Diana Johnson: I am very grateful to the hon. Gentleman for that point, which he makes very well. It clearly sets the context of the debate.

I met Wayne in October 2011 when he moved to Hull and on 31 October 2011 I raised concerns with the then Minister about the fact that the case was progressing so slowly. The Minister said that the case was still under consideration by the SPA and I chased that again. Wayne finally received a letter dated 10 April 2012, nearly four years after the original assault. It stated that the SPA had concluded that there was no realistic prospect of conviction, and suggested that Wayne was drunk when the attack happened and that the attacker was acting in self-defence. That was the first time that this version of events had been suggested and I must say that I was shocked that after four years Wayne was being accused of assault. It also occurs to me that if the Army really thought that that was what had happened, it had completely failed in its responsibilities to investigate the case fully.

I therefore asked for a meeting with the Minister to discuss the case on 23 May 2012. I was refused, which is why I have come to the House and why I sought a

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debate from Mr Speaker. I believe that there has been a catalogue of errors and incompetence from start to finish in the investigation of the attack on Wayne Moore. From the file it is quite clear that Ministers were signing letters in good faith, but I believe that those letters were misleading in retrospect. The Ministry of Defence needs to look very carefully at how Ministers were put in that position.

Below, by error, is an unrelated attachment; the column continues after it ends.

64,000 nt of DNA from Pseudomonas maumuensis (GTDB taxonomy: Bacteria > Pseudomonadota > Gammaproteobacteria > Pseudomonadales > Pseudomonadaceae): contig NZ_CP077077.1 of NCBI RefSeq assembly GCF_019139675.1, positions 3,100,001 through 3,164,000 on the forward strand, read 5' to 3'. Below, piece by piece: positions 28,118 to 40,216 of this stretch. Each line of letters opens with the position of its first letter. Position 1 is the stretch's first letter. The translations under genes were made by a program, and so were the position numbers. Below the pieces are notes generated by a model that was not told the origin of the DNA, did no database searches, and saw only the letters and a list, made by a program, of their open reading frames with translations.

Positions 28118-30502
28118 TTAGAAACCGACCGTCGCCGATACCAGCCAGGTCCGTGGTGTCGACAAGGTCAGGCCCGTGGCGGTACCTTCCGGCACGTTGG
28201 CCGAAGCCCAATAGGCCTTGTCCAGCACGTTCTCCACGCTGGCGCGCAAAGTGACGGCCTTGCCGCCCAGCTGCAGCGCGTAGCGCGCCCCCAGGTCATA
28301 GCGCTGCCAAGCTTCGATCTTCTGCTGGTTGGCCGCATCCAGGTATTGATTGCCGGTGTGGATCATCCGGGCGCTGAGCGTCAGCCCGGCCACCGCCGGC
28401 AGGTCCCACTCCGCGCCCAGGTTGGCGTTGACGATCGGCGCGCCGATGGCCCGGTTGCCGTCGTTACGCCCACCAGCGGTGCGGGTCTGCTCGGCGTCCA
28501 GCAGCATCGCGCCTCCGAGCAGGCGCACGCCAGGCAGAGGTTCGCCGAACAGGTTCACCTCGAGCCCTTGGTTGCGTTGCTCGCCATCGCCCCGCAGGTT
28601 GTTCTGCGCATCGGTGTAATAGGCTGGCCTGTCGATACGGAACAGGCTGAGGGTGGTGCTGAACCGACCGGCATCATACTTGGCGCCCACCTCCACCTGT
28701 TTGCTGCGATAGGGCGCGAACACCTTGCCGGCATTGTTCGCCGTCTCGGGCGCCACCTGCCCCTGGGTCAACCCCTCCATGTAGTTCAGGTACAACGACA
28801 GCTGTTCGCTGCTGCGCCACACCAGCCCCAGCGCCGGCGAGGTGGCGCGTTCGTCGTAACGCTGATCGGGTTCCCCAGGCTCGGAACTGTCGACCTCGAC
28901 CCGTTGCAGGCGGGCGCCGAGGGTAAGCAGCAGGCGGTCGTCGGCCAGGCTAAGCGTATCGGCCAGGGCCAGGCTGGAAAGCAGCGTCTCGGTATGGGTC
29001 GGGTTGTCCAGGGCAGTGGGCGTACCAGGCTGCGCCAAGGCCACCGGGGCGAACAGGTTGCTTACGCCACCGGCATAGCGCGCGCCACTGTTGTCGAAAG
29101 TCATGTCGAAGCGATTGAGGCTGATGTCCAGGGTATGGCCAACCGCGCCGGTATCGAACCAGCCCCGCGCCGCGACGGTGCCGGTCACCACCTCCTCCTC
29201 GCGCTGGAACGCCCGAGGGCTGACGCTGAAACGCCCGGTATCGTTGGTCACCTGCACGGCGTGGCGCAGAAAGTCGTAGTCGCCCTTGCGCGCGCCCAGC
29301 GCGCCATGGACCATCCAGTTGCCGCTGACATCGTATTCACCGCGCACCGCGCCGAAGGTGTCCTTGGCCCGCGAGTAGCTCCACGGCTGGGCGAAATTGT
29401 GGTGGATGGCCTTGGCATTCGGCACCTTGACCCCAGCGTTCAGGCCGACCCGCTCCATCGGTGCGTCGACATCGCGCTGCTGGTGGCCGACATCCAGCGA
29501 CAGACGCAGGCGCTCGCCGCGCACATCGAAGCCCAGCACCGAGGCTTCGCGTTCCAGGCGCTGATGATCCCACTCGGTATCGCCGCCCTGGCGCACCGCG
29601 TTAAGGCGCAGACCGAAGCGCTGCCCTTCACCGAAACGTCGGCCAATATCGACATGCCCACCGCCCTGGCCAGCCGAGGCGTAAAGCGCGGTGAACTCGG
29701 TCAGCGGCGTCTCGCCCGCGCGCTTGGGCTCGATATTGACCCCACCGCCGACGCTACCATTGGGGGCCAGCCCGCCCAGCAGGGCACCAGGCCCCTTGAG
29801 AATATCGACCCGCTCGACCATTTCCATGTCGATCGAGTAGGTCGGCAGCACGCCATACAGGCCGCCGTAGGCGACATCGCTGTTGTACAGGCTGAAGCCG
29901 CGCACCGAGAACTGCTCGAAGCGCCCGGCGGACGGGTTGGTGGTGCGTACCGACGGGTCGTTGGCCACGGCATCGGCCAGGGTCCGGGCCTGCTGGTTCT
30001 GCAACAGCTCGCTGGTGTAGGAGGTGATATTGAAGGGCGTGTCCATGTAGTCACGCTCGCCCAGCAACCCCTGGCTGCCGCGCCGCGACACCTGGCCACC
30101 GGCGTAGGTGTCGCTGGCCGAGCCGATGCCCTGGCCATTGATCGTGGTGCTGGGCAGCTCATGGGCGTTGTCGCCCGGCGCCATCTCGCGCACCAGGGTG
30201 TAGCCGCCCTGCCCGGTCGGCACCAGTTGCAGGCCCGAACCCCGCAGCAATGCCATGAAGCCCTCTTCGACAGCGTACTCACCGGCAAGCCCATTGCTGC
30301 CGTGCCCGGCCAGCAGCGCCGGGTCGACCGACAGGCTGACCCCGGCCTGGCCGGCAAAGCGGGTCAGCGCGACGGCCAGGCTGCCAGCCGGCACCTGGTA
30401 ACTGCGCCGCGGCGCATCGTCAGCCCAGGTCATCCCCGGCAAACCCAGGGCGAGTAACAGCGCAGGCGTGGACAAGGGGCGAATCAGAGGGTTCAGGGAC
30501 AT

I believe that the MOD has to explain a few things. The first is the delay and incompetent investigation by the military police at the start. I find it incomprehensible that the MOD could conclude that the missed investigative opportunities would not have altered the outcome of the case. Secondly, the MOD must explain the lack of updates and support for Wayne, a victim of a serious assault, and its failure to deal with matters in a timely way. Thirdly, it must explain the perceived bias of an investigation in which the alleged attacker was a member of the armed forces and the victim was a civilian. Fourthly, it must explain why the first review was carried out by Lieutenant Colonel Grainger, who clearly did not know the facts of what had happened, and whether the MOD feels that a new review should now take place with all the evidence made available.

I think that the MOD should apologise to Wayne for how the Department has acted over the past four years and for trying, four years on, to claim that Wayne Moore was the perpetrator of the assault when that question was never raised before and has caused him enormous distress. I realise that the Minister present this evening is a new Minister, but I hope that he has some answers for Mr Moore, who feels very aggrieved about how he has been treated. He is a law-abiding citizen who is doing his best and who has been out of work for many years now, and he feels that he has been very shabbily treated.

10.29 pm